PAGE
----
10 Caravaggio, like Michelangelo, appears to have been significantly influenced by the Belvedere torso, a classical torso fragment now in the Vatican museum. When the torso was first unearthed, the Pope asked Michelangelo to add limbs to it. Michelangelo refused, insisting that the statue was too perfect as it was. Instead, Michelangelo used the unique torque of the torso – opposing right shoulder to left hip, thereby amplifying the oblique abdominals and rectus abdominus – as models for his Sybils and other characters in the Sistine Chapel. Such opposing torque (opposing shoulder to opposite hip) is often used by Caravaggio to add dynamic movement to his portraits.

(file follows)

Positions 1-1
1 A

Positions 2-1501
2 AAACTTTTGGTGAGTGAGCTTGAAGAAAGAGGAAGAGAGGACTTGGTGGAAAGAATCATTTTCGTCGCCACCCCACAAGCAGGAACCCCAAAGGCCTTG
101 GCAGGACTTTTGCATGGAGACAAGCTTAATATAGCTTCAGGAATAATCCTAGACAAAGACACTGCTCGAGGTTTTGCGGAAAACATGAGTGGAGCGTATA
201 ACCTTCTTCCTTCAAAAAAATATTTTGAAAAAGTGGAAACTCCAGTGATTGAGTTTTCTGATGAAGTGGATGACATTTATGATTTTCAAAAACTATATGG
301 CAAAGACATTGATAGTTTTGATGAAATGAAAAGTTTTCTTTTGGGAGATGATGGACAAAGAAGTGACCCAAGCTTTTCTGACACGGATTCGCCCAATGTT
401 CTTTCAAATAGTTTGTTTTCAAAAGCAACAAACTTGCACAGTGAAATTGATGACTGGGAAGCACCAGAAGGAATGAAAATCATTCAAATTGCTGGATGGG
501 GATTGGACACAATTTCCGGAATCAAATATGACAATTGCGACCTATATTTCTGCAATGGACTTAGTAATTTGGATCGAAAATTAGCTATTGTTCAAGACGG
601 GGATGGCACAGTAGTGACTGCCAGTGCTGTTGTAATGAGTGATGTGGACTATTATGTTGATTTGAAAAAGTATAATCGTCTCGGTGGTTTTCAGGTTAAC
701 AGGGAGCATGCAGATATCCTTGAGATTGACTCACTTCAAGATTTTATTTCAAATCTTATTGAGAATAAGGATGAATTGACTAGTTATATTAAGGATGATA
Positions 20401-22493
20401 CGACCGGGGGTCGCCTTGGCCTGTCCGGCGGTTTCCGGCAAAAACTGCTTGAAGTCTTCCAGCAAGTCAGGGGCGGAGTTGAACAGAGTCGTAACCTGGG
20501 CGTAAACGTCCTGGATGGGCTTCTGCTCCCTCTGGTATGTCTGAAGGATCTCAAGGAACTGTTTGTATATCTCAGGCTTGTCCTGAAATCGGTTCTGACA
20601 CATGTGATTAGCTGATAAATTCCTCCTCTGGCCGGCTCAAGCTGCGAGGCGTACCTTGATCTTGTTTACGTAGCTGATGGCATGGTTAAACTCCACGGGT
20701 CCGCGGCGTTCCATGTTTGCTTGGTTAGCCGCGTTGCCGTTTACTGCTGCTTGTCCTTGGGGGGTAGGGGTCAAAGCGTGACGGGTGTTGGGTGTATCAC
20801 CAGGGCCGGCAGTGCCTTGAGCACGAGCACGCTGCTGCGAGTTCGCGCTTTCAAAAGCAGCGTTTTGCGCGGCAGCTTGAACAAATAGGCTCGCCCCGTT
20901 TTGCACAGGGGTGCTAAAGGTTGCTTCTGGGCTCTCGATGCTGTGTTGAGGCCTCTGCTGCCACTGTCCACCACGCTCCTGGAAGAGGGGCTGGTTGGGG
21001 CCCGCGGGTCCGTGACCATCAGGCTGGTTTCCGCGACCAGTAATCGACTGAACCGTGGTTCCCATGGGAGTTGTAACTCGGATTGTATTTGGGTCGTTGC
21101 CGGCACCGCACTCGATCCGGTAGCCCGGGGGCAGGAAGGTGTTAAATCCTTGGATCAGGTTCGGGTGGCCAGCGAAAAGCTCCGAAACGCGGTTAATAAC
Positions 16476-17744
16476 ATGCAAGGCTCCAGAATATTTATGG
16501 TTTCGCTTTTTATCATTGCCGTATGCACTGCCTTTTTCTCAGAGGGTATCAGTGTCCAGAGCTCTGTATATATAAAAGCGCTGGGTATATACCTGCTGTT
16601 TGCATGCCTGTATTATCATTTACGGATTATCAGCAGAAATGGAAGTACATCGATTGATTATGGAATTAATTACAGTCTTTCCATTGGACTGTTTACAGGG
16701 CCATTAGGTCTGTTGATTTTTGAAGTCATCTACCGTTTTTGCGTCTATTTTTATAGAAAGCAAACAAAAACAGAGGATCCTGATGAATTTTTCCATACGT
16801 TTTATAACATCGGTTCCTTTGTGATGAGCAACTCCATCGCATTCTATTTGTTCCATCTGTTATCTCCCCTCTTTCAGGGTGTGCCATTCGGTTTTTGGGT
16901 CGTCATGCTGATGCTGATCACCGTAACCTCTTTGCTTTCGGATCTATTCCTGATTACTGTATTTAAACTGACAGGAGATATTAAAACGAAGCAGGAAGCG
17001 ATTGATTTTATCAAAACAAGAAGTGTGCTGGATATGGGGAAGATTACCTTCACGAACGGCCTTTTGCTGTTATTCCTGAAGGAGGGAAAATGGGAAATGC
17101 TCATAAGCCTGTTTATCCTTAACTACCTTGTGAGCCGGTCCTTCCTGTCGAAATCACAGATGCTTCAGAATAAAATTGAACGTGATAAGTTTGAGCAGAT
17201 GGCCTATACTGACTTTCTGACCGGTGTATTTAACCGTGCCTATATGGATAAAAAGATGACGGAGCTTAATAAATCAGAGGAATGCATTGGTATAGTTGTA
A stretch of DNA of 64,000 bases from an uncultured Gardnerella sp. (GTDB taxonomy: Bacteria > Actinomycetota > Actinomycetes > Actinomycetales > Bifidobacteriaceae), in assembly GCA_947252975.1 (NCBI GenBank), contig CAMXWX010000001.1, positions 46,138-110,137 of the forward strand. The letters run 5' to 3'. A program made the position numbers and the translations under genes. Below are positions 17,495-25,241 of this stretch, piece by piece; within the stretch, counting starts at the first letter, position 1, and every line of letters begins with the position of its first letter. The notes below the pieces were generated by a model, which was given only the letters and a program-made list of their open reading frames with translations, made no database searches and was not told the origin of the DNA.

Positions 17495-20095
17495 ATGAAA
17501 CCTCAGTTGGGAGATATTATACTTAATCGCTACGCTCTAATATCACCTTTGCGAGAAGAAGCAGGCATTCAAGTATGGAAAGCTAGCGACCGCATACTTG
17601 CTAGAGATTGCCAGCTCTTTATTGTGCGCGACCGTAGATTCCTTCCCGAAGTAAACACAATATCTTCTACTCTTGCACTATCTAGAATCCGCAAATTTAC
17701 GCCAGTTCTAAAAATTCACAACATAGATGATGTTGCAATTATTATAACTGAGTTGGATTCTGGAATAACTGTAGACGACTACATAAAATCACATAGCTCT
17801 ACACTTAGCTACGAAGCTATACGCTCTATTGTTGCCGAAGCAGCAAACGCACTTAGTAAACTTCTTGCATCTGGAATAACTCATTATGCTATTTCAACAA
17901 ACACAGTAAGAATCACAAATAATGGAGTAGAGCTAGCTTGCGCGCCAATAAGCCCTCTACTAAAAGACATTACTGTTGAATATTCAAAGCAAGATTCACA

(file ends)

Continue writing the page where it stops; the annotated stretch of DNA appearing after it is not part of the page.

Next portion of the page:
11 In the Scuderie Rome Exhibit the canvas’s attraction of the viewers could be seen over time as they looked. The viewers began from afar, then inched closer, as if some gravitational force were acting. Multiple alarms led guards – who, from their looks of ennui, appeared accustomed to this — to repeatedly ask viewers to stand back.
12 Caravaggio uses the Belvedere in many of his pieces, including some discussed here, such as the Holofernes’ death throes.
13 Recent knowledge about mirror neurons may explain the neurological bases for our felt responses to this art.